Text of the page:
The original releases of FreeBSD had the abbreviation wd for IDE drives. This abbreviation arose because the most popular of the original MFM controllers were made by Western Digital. Others claim, however, that it's an abbreviation for & Winchester Disk.& SCSI disks were originally abbreviated sd The name da comes from the CAM standard and is short for direct access. BSD/OS, NetBSD and OpenBSD still use the old names.
  • Next comes the unit number, generally a single digit. For example, the first SCSI disk on the system would normally be called /dev/da0.
    Generally, the numbers are assigned during the boot probes, but you can reserve numbers for SCSI disks if you want. This prevents the removal of a single disk from changing the numbers of all subsequent drives. See page 575 for more details.
  • Next comes the partition information. The so-called strict slice name is specified by adding the letter s (for slice) and the slice number (1 to 4) to the disk name. BSD systems name partitions by appending the letters a to h to the disk name. Thus, the first partition of the first slice of our disk above (which would typically be a root file system) would be called /dev/da0s1a.

    Some other versions of BSD do not have the same support for slices, so they use a simpler terminology for the partition name. Instead of calling the root file system /dev/da0s1a, they refer to it as /dev/da0a. FreeBSD supports this method as well— it's called compatibility slice naming. The compatibility slice is simply the first FreeBSD slice found on the disk, and the partitions in this slice have two different names, for example /dev/ad0s1a and /dev/ad0a.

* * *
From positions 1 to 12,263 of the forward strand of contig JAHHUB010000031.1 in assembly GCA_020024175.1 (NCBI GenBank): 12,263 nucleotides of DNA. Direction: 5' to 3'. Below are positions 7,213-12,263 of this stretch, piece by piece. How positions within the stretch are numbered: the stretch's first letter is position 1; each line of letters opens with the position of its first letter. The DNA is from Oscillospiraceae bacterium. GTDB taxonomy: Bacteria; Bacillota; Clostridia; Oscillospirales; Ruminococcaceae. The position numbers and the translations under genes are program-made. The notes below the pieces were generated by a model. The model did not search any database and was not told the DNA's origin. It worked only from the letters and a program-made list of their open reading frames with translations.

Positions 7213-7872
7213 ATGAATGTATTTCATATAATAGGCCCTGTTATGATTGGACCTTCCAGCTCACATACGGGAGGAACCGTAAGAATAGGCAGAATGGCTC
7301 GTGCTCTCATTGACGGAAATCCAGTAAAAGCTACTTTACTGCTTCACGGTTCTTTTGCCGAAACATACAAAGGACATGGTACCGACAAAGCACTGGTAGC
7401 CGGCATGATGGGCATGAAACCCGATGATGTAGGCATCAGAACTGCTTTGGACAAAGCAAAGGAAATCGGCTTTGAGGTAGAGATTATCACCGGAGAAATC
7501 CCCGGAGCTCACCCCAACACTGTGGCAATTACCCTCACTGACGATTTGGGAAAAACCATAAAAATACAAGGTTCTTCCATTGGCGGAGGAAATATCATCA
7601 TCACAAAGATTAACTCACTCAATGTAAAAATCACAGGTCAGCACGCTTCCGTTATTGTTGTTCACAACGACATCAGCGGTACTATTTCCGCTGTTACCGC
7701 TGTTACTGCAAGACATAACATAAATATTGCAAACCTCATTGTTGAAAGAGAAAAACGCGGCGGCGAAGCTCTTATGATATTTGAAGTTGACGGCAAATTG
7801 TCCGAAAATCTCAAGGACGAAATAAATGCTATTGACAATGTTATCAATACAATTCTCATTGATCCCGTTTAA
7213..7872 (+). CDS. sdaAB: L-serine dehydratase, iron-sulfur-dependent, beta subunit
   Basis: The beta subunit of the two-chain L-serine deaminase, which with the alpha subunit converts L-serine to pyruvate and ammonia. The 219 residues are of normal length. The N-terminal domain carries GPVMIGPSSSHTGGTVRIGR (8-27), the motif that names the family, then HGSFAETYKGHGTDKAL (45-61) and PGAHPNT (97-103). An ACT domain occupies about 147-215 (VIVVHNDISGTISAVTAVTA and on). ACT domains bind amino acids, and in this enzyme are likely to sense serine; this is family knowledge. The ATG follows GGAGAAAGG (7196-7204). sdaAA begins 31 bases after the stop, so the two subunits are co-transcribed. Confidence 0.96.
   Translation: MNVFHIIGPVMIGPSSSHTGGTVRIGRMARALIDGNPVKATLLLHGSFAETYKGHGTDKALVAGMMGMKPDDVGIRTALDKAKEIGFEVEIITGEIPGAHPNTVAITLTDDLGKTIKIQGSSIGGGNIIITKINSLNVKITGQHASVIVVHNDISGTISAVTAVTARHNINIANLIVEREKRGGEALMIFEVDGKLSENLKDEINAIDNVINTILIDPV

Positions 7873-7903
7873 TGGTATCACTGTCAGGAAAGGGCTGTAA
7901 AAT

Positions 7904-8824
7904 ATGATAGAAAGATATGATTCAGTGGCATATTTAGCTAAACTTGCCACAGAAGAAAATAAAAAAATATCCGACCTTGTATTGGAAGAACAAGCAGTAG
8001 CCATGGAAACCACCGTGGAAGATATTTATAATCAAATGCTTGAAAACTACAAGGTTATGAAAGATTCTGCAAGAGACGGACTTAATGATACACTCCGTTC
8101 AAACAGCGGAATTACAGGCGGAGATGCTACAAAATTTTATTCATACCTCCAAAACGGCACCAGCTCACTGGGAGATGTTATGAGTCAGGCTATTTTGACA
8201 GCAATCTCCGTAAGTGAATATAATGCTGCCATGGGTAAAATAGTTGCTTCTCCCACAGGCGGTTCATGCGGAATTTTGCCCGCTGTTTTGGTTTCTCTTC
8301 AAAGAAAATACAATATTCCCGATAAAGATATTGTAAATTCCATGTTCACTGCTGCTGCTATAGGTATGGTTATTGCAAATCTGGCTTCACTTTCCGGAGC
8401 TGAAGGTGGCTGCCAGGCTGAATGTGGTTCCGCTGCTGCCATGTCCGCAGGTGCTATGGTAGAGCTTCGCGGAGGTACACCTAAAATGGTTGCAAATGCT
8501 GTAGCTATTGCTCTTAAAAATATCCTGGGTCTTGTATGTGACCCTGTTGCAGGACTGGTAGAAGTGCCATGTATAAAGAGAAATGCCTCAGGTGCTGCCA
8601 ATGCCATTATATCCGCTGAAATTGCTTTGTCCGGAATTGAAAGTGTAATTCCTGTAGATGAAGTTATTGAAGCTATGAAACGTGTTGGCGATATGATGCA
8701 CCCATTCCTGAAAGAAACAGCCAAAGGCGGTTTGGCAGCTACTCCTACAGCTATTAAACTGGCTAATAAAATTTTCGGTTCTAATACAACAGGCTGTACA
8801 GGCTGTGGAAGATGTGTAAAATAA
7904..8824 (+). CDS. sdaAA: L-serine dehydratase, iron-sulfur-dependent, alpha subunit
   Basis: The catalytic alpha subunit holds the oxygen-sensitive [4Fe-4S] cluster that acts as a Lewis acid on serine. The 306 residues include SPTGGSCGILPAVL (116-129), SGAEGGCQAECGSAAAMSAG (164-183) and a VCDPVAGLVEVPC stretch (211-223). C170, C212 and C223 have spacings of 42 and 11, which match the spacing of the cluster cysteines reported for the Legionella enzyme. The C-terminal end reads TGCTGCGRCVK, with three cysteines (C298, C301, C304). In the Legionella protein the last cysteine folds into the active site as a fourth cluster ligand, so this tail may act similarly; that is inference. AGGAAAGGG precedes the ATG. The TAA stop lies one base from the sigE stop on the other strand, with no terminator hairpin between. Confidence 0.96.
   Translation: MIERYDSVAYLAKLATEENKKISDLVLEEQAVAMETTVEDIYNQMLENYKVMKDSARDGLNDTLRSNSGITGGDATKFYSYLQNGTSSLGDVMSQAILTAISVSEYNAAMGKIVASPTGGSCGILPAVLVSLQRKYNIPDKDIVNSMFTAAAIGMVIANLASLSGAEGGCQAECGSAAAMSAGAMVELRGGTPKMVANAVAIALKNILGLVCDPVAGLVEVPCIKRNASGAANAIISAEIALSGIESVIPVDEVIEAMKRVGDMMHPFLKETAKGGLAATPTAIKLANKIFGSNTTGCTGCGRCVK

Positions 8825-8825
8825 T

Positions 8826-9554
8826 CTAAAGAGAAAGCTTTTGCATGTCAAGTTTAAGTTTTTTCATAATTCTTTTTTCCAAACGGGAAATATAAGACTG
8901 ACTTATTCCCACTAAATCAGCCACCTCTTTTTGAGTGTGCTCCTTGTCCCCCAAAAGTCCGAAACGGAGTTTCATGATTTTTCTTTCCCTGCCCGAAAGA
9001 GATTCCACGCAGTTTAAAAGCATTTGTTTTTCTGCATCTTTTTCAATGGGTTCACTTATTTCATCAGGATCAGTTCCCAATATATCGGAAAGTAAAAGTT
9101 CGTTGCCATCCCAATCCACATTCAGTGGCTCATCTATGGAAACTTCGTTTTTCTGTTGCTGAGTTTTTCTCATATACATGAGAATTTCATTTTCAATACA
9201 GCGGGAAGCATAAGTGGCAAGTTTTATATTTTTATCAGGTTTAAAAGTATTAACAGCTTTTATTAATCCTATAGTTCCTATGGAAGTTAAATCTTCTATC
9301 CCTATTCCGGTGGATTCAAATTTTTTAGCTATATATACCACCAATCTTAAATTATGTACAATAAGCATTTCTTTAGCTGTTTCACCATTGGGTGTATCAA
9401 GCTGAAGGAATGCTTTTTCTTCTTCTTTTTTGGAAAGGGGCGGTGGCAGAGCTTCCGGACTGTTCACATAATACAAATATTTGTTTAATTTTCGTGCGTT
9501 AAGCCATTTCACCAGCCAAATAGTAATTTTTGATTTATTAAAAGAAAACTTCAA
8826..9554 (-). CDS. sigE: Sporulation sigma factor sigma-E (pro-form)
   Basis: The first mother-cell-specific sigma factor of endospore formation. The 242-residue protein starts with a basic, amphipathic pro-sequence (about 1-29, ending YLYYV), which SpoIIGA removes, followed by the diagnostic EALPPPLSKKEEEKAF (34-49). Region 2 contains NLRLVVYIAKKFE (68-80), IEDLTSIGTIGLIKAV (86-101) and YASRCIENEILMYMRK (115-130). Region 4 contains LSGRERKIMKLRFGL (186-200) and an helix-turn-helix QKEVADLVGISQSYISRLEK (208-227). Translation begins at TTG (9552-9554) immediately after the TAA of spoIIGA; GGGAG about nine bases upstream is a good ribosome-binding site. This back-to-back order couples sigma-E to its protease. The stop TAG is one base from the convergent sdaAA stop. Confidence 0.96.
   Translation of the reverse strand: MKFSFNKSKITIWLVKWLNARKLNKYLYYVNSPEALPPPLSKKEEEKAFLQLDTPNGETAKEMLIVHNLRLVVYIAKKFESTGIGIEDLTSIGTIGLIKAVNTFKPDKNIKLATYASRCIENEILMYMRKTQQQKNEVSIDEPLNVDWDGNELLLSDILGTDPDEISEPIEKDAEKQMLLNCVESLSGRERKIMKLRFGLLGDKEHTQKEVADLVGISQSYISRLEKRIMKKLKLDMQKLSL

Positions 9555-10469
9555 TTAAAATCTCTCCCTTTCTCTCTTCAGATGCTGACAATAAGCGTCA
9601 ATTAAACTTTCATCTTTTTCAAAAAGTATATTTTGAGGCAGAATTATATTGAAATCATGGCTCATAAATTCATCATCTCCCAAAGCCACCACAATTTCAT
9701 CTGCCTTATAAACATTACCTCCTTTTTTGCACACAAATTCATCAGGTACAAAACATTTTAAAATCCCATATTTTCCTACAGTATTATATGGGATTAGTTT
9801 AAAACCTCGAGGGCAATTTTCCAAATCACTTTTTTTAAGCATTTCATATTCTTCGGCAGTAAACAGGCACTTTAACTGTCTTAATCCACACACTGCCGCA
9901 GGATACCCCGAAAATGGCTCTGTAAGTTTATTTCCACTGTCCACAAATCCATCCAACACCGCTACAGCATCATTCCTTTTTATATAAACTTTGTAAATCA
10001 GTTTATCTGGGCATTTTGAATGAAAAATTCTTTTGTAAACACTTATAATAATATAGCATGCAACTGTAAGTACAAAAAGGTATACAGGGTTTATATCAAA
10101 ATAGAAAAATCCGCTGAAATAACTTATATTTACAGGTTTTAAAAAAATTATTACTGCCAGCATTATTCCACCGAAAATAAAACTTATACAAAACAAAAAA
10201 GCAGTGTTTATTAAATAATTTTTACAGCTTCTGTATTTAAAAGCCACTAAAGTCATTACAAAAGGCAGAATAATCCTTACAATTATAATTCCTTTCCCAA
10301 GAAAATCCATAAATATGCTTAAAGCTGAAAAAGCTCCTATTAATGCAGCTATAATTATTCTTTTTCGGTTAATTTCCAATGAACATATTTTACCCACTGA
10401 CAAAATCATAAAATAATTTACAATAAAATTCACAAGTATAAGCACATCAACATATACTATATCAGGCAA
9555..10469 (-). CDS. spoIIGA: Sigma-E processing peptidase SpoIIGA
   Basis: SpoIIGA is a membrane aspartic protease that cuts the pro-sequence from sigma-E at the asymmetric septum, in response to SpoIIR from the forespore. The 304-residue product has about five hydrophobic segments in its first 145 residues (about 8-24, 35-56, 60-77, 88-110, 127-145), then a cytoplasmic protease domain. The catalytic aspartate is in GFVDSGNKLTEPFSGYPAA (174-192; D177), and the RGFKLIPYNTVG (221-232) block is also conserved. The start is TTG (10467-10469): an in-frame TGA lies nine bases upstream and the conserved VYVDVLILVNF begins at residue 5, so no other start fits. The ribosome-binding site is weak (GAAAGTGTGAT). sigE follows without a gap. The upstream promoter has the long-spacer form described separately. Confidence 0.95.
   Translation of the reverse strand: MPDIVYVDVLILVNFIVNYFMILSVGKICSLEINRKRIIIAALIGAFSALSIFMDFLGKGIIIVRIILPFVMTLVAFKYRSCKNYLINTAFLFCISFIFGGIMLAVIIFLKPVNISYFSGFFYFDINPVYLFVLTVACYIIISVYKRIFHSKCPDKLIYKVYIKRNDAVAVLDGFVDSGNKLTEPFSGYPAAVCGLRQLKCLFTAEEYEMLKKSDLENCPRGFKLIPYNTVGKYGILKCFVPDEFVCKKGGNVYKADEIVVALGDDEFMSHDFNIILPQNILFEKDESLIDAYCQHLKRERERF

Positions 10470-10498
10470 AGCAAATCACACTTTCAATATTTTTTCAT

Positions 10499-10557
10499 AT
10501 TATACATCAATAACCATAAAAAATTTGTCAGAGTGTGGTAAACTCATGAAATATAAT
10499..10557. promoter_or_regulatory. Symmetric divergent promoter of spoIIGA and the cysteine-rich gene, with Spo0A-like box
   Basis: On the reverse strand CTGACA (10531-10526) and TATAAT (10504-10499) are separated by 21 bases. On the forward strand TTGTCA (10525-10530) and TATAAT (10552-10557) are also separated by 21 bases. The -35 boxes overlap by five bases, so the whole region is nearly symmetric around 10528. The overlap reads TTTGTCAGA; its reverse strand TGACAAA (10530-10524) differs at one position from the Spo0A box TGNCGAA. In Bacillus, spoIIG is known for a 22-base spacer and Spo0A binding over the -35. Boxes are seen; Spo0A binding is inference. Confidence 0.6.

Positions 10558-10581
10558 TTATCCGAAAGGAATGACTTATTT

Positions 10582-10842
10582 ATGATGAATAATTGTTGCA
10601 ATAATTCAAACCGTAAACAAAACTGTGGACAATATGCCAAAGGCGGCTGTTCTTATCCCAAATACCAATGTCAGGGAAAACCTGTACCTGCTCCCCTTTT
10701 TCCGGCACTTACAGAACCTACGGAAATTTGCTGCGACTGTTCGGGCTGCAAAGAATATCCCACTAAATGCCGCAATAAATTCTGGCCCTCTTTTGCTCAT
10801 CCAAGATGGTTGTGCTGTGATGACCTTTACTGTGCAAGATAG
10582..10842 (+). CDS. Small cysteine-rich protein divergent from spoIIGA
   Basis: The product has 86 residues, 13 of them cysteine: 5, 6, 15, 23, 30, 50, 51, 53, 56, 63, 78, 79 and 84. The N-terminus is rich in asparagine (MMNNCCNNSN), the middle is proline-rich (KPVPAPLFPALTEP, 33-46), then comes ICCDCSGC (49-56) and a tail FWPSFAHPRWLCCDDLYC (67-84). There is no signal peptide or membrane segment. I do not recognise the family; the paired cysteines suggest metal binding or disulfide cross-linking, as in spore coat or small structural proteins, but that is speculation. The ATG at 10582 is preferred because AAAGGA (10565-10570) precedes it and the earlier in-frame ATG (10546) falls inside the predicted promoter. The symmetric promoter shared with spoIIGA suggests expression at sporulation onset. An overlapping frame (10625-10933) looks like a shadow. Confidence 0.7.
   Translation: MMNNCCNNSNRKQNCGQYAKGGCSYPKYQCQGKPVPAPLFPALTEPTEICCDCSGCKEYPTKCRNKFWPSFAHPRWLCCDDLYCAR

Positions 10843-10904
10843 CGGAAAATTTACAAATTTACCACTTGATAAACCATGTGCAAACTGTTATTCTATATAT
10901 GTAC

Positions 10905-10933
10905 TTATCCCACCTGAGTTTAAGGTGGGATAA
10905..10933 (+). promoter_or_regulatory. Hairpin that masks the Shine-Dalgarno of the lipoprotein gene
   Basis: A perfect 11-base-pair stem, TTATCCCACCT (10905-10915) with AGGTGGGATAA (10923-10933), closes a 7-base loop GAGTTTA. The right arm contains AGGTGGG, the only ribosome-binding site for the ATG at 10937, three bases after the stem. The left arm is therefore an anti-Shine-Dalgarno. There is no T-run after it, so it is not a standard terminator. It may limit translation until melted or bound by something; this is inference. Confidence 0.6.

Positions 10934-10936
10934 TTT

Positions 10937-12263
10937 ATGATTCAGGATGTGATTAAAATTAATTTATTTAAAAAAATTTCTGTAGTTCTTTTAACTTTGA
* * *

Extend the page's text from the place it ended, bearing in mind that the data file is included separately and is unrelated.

• Partition c is an exception: by convention, it represents the whole BSD disk (in this case, the slice in which FreeBSD resides).
  • In addition, NetBSD reserves partition d for the entire disk, including other partitions. FreeBSD no longer assigns any special signifycance to partition d.

Figure 2-2 shows a typical layout on a system with a single SCSI disk, shared between Microsoft and FreeBSD. You'll note that partition /dev/da0s3c is missing from the FreeBSD slice, since it isn't a real partition. Like the PC BIOS partition table, the disk label contains information necessary for FreeBSD to manage the FreeBSD slice, such as the location and the lengths of the individual partitions. The bootstrap is used to load the kernel into memory. We’ll look at the boot process in more detail in "Starting and stopping the system" .

Partition table with FreeBSD file system

Рис. 2.2. Partition table with FreeBSD file system

Table 2-1 gives you an overview of the devices that FreeBSD defines for this disk.

Таблица 2.1. Disk partition terminology
Slice name Usage
/dev/da0s1 First slice (PC BIOS C: partition)
/dev/da0s2 Second slice (PC BIOS extended partition)
/dev/da0s3 Third slice (PC BIOS partition), FreeBSD
/dev/da0s5 First drive in extended PC BIOS partition (D:)
/dev/da0s6 Second drive in extended PC BIOS partition (E: )
/dev/da0s3a Third slice (PC BIOS partition), partition a (root file system)
/dev/da0s3b Third slice (PC BIOS partition), partition b (swap space)
/dev/da0s3c Third slice (PC BIOS partition), entire partition
/dev/da0s3e Third slice (PC BIOS partition), partition e (/usr file system)
/dev/da0a Compatibility partition, root file system, same as /dev/da0s1a
/dev/da0b Compatibility partition, swap partition, same as /dev/da0s1b
/dev/da0c Whole BSD slice, same as /dev/da0s1c
/dev/da0e Compatibility partition, usr file system, same as /dev/da0s1e